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Send Twilight back a couple of centuries and make Edward Cullen poor instead of vampiric and you’ve got Red Riding Hood, Catherine Hardwicke’s update of the classic fairy tale and/or attempt to redeem herself to millions of Stephenie Meyer fans. With a proactive heroine this time, she nearly succeeds, even if you spend the entirety of the film noting parallels to Hardwicke’s bloodsucker blockbuster.

Here, the titular character is no longer referred to as an item of clothing but has a name: It’s Valerie (Amanda Seyfried), and she’s all grown up, torn between Peter (Shiloh Fernandez), the working-class dude she loves, and Henry (Max Irons), the rich guy she’s been betrothed to. But that’s not her only problem. Her sister has just been killed by a wolf, whom the locals think is a regular ol’ canine that they then kill.

But outsider Father Solomon (Gary Oldman, doing his best Anthony Hopkins) knows that the town is dealing with a werewolf and proceeds accordingly, suspecting every villager no matter how cherub-cheeked. (Seyfried and Irons — the latter a practical Robert Pattinson twin — certainly qualify. Fernandez, he’s a bit more angular and shady.)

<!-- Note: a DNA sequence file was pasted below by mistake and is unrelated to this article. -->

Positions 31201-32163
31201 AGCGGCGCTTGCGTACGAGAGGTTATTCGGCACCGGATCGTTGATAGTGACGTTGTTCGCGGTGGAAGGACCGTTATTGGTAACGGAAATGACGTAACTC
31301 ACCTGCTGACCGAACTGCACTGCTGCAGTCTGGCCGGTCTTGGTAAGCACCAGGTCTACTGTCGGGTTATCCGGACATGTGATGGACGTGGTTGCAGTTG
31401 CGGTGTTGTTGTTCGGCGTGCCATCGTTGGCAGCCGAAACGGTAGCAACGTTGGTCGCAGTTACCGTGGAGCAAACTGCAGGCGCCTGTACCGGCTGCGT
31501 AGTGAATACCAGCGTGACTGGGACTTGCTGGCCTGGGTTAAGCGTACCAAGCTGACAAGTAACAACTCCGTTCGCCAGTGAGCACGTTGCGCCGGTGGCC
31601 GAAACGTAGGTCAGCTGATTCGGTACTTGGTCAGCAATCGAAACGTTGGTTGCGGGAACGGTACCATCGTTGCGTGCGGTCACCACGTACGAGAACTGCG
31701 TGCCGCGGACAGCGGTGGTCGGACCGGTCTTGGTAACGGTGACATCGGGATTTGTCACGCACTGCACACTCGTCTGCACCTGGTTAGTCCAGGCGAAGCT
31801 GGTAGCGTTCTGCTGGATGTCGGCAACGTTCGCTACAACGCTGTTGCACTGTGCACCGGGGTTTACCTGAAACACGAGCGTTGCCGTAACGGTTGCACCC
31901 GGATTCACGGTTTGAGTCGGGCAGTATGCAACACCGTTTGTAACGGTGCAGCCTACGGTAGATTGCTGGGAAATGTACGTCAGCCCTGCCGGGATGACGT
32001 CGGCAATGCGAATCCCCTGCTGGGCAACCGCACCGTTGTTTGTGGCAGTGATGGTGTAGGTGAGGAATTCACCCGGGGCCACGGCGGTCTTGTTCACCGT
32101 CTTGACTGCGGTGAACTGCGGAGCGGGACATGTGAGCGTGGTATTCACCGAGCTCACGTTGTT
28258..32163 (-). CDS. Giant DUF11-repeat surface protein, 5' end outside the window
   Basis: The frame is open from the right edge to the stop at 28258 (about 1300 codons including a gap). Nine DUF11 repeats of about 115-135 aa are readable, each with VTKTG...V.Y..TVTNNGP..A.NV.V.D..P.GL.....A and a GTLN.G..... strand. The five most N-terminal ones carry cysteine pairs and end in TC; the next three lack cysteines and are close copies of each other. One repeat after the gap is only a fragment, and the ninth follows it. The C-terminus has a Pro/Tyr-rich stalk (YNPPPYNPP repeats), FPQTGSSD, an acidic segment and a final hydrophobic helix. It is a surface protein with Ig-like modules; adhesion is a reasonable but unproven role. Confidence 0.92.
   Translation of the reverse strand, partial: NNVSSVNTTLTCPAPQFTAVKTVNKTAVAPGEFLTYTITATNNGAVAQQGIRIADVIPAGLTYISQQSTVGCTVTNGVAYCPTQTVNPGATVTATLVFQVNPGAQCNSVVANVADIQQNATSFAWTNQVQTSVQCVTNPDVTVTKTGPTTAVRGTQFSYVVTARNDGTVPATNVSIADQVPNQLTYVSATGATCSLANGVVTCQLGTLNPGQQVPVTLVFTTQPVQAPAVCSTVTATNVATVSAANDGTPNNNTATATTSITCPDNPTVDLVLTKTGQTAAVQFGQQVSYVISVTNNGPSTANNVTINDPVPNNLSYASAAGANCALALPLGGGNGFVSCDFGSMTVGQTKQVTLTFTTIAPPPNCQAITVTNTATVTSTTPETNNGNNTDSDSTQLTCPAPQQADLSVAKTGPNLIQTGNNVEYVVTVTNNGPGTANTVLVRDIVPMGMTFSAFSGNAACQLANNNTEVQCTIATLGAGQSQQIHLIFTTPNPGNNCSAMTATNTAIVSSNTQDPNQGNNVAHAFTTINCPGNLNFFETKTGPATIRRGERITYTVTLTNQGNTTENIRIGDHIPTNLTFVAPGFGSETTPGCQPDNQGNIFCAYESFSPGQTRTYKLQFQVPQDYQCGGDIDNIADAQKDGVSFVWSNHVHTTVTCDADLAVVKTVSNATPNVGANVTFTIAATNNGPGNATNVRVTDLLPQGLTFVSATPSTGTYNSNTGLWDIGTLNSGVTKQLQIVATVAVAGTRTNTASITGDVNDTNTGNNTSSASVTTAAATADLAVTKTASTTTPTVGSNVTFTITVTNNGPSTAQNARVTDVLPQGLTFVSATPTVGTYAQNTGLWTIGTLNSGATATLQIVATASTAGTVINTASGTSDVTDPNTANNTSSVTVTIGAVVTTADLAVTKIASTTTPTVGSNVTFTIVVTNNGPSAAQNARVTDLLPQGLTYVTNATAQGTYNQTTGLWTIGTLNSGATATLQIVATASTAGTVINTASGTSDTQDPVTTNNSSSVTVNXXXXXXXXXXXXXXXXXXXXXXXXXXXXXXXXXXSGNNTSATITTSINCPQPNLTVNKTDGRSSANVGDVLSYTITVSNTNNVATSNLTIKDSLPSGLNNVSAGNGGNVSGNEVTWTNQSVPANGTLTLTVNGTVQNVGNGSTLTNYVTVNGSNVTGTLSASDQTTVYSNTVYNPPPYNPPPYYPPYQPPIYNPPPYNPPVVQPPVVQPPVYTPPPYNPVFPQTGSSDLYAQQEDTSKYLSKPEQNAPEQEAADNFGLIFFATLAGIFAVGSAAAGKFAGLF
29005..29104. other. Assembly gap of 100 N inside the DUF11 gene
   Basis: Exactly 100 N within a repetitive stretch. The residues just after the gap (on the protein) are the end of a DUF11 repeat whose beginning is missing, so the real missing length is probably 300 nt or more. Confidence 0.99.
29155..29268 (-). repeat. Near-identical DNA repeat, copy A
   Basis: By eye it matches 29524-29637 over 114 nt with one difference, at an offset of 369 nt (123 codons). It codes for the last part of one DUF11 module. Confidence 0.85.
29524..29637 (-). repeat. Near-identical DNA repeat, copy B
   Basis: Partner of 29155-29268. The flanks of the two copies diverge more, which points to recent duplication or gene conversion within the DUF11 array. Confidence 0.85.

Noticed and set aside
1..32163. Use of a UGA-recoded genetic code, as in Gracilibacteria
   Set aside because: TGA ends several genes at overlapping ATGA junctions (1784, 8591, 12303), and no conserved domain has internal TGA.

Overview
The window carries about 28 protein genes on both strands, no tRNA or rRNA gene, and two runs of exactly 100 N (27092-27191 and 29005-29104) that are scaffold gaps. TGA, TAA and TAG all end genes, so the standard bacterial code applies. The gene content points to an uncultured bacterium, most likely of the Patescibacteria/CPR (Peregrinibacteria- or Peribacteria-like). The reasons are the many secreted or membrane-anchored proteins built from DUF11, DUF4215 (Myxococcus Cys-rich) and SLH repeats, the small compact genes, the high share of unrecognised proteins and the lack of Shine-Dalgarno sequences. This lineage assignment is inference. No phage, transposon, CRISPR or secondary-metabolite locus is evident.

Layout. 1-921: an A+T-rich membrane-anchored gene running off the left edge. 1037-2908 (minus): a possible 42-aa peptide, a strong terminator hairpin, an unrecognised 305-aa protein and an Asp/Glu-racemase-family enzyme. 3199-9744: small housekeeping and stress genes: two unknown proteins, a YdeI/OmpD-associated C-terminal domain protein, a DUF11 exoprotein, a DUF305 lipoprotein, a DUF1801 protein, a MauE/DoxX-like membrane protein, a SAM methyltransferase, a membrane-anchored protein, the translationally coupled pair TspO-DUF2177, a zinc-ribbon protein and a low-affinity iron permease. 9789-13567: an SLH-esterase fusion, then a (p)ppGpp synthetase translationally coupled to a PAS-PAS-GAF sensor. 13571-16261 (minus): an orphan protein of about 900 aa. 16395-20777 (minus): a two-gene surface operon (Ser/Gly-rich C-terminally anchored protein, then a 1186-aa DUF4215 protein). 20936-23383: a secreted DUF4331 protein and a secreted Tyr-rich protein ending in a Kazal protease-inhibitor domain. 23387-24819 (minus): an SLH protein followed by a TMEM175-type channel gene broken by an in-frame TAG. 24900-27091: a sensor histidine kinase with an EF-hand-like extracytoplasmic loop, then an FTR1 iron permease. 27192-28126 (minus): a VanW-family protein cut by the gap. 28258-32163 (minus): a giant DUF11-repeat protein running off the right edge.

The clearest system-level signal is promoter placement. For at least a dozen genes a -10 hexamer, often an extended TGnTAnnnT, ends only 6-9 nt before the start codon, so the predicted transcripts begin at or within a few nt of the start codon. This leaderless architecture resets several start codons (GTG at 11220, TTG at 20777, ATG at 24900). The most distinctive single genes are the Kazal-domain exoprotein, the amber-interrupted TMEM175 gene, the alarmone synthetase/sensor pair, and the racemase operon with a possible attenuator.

Hardwicke, working from a humorless script by David Johnson (Orphan), fashions a passable young-adult thriller here, with lovely medieval costumes and set pieces. (Though how those overhead forest shots recall Twilight!) The action, unfortunately, is largely of the cheap-scares and quick-edits-to-confuse style, and things get dicey when the werewolf speaks.

But the focus is mainly and more interestingly on Valerie and her dilemmas, not only having to decide which man to marry, but suspecting them at various times of wolfitude and discovering that she does indeed have pretty close ties to the chatty beast. And Seyfried’s ‘Hood is strong, smart, and admirable, unlike a certain vampire-lover whose name rhymes with Fella. Julie Christie also has a juicy turn as Valerie’s kinda-strange grandmother.

The cape? It’s just a thing, nicely setting off Seyfried’s born-for-fairy-tales looks but otherwise inconsequential in this gothic whodunit.